- The Russian government is open to the idea of enabling cryptocurrencies to be used for foreign payments.
- By moving forward with this plan, the country may be able to lessen the impact of Western sanctions against Moscow.
- Banks currently have enough foreign currency liquidity, decreasing overall threats to financial stability posed by sanctions, explains Ksenia Yudaeva, First Deputy Governor of the Russian Federation’s Central Bank.
A top bank official said on Tuesday that Russia’s central bank is open to allowing the use of cryptocurrency for international payments, indicating that the country’s anti-digital currency stance may be softening.
“In principle, we don’t object to the use of cryptocurrency in foreign transactions,” Ksenia Yudaeva, the central bank’s First Deputy Governor, said in a press conference. However, Yudaeva stressed that the bank, as the governing authority, continues to view the widespread usage of bitcoin as a financial threat in Russia.
The financial authority’s flexibility, on the other hand, is limited.
“We still feel that active usage of cryptocurrencies within the country, particularly within Russia’s financial system, poses significant threats to residents and users,” Yudaeva stated. “We believe the hazards could be significant in our country.”
Russian officials are debating how to regulate the country’s crypto market and digital currency usage, with the central bank previously asking for a blanket ban. Months of negotiations have come and gone, but no agreement has been achieved between various government ministries and legislators.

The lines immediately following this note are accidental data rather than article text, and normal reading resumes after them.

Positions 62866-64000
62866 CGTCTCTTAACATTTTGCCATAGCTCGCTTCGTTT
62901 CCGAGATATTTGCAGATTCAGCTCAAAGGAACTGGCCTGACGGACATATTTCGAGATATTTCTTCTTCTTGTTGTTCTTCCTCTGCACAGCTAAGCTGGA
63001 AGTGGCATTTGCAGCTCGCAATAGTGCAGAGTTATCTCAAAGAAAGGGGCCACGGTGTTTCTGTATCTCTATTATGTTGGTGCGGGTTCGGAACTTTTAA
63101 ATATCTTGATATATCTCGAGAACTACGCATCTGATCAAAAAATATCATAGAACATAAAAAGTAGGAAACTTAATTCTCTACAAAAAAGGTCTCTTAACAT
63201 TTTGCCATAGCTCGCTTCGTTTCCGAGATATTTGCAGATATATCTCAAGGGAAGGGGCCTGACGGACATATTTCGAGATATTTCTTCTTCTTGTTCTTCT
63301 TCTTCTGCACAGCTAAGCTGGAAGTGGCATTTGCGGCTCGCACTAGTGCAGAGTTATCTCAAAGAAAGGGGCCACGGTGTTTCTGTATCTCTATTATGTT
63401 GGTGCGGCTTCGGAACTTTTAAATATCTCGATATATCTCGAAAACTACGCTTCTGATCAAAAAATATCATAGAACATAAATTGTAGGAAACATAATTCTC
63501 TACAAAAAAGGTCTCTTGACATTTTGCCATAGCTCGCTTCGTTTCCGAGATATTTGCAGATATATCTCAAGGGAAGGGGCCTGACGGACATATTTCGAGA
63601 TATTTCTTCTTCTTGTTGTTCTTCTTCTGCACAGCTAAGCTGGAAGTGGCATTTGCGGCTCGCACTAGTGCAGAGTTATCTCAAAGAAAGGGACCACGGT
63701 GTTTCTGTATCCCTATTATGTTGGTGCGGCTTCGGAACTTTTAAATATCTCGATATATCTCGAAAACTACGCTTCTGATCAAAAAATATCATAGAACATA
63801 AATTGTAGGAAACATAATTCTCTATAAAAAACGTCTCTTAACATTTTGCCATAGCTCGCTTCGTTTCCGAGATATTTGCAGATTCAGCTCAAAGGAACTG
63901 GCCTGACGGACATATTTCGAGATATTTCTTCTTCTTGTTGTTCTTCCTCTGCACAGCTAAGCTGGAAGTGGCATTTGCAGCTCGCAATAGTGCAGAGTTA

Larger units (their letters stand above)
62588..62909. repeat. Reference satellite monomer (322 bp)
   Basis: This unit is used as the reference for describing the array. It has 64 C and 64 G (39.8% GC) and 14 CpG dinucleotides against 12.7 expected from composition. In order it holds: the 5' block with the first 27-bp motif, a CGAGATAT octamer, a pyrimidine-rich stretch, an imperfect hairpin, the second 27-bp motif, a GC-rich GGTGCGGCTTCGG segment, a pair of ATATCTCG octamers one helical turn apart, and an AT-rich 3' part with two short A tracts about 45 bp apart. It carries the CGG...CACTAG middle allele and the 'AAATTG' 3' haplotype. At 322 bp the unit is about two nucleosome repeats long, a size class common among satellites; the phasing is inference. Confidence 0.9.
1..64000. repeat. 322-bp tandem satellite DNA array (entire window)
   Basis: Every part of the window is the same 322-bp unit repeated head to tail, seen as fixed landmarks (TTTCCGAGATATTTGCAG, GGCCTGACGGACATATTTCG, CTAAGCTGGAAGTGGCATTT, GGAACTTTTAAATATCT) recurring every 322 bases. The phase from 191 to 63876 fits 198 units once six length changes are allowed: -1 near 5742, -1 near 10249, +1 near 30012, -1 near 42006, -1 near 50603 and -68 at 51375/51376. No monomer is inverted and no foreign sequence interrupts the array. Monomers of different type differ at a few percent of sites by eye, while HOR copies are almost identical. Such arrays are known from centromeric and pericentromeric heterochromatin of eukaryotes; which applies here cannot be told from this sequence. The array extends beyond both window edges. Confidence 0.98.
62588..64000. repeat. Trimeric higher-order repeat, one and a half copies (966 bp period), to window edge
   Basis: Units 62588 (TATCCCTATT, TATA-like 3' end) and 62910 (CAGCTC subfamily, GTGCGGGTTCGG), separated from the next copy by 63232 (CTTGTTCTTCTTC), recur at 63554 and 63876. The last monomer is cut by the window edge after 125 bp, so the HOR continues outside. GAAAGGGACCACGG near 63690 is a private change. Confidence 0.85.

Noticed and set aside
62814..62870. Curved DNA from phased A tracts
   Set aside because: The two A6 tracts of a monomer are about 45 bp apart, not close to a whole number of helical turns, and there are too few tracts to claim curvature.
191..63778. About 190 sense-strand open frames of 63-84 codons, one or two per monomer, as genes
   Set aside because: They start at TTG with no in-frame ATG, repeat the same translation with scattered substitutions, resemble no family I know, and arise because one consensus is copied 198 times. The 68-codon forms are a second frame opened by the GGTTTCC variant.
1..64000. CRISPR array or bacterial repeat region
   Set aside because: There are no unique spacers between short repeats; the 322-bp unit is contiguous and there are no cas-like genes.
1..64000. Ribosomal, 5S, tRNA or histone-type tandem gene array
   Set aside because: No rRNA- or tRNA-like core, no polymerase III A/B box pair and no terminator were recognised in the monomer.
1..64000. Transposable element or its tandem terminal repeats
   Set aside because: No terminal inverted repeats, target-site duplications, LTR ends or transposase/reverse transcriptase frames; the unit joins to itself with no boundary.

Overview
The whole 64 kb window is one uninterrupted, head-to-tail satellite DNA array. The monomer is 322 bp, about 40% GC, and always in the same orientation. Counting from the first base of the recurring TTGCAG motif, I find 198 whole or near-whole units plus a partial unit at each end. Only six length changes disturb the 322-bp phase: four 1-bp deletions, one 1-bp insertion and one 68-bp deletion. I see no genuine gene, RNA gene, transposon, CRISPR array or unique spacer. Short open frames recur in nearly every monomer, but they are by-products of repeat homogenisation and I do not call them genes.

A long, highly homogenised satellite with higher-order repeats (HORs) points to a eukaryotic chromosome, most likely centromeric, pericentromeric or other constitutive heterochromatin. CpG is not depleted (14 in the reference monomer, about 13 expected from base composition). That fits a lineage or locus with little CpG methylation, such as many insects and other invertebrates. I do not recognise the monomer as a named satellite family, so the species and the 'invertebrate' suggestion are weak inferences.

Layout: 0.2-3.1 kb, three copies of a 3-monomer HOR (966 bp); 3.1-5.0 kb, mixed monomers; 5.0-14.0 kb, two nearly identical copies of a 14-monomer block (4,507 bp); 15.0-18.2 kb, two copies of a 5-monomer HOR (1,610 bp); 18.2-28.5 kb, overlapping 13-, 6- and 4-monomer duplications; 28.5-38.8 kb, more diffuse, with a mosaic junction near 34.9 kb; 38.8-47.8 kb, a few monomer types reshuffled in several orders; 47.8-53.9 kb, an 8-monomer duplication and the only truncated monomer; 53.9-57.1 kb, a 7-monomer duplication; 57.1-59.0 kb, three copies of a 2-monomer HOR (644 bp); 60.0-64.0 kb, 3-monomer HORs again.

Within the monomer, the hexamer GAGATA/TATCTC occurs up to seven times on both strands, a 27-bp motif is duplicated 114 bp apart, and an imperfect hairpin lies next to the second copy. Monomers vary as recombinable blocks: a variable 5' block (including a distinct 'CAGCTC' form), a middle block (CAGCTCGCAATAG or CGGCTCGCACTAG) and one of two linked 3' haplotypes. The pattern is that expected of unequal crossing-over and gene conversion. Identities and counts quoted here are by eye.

Over the last year, the Russian argument on not just the use of digital currencies like bitcoin, but also the practice of mining bitcoin has been a heated topic. The Central Bank advocated a general prohibition on bitcoin mining in January.
“Although, of course, we also have certain competitive advantages here, notably in the so-called mining,” Russian President Vladimir Putin said, referring to the country’s natural environment and energy surpluses.
The State Duma criticized the Central Bank’s proposal to ban cryptocurrency as a bad judgement. Deputy Anton Gorelkin believes that strong actions against digital assets will have a negative impact on Russia’s technological growth.
Allowing cryptocurrency to be used to settle international funds, the finance ministry said last week, would help Russia counter the impact of Western sanctions imposed since Moscow sent tens of thousands of troops into Ukraine, which have cut a number of Russian banks off from the global financial system.
Overall threats to Russian financial stability as a result of Western sanctions imposed on Russian lenders, according to Yudaeva, have decreased because banks now have enough foreign currency liquidity.
Russia’s Ministry of Finance responded to the government’s proposal with its own bill, aimed at respecting the Bitcoin ecosystem and empowering those who operate enterprises in it through regulatory norms. Some Russian Federation members now think bitcoin is only a “matter of time.”